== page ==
This is the procedure to be followed:

1.   Make sure to perform the hagalah before the end of the fourth hour of the day before Passover. This end of fourth hour time is the same as the time that is announced to stop eating hammets.

      After this time, and throughout Passover itself, only libbun gamur or libbun kal may be used to kosher utensils.

2.   Make sure that the utensils to be koshered were not used for twenty-four hours.

3.   Make sure that the pot or other vessel in which the water is to be boiled—was also not used in twenty-four hours.

      If utensils which had been used within 24 hours must be koshered,  one should place soap or bleach in the water as it is being boiled. This renders any taste which is emitted—inedible, and has the same effect as waiting 24 hours.

      Note: If all of the above steps are followed, a meat pot can be used to boil the water, even if dairy utensils are to be koshered, and a dairy pot can be used—even if meat utensils are to be koshered.

4.   Clean the utensil thoroughly, being especially careful to reach portions of the utensil which are hard to reach, such as, in the case of a pot, the space where the handle meets the pot itself.

5.   Boil water in the pot or other vessel which will be used for the hagalah.

6.   Pour the boiling water over the utensil to be koshered.

Be certain that the water touches every portion of the utensil or counter. The water cannot be poured on only a few locations and then allowed to flow over the other locations. Rather, it should be poured directly upon each location.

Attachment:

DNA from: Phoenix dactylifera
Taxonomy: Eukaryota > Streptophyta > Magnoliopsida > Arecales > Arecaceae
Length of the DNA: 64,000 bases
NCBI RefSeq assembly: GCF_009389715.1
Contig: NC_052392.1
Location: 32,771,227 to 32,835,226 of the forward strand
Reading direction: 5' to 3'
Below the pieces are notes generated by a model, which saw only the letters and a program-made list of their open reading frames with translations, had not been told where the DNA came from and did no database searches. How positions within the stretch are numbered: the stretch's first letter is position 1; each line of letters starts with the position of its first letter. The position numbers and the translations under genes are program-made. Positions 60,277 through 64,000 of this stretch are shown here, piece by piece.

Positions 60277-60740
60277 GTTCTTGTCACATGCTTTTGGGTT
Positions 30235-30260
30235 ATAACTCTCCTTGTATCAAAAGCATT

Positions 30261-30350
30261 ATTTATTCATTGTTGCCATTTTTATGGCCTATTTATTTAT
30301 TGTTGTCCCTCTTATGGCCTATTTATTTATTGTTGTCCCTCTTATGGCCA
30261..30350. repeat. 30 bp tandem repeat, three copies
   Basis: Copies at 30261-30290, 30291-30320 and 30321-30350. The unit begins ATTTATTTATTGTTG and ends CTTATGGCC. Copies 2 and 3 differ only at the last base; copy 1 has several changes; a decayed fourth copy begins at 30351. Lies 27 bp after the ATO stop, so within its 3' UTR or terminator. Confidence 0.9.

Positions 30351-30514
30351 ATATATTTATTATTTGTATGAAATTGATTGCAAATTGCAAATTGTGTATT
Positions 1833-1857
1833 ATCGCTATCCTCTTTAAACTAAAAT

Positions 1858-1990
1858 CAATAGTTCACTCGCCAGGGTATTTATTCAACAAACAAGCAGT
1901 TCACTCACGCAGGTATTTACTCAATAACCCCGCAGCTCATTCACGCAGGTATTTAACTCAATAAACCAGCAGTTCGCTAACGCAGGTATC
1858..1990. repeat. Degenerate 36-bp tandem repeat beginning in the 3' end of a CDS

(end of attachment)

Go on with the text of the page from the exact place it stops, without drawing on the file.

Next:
Be certain that the stream of water from the pitcher to the item being kosheredis uninterrupted. In other words, tipping over the pot containing the hot water in an abrupt motion is not good, since it produces an interrupted stream of water. Rather, the pouring motion should be less abrupt and more steady, producing an uninterrupted stream.

Do not transfer the water from the pot it was boiled in—to another vessel, such as a pitcher, before pouring. The water must be poured from the vessel it was heated in.

7.  Place the utensil which was koshered into cold water. This may be done by having a pot of cold water ready and dropping the utensils into it as they are removed from the boiling water. Alternatively, one may pour cold water upon the utensils which were koshered.

Points to Keep in Mind about Hagalah by Pouring

On Passover itself (during Hol Hamoed, the intermediate days), libbun gamur or libbun kal—may be performed, while hagalah and hagalah by pouring may not be performed.  Therefore, if one has a utensil that is normally koshered by hagalah, and the individual wishes to kosher that utensil on Passover from hammets to Passover use—it should be koshered by libbun gamur or libbun kal.

There is no beracha upon hagalah by pouring.

Once a utensil is koshered for Passover use, it emits everything which is absorbed in it. Therefore, one may use a utensil which was previously “meat” for “dairy” and vice-versa, after koshering the utensil for Passover use.

For a comprehensive A-Z listing of how to kosher various utensils and appliances for Passover, click here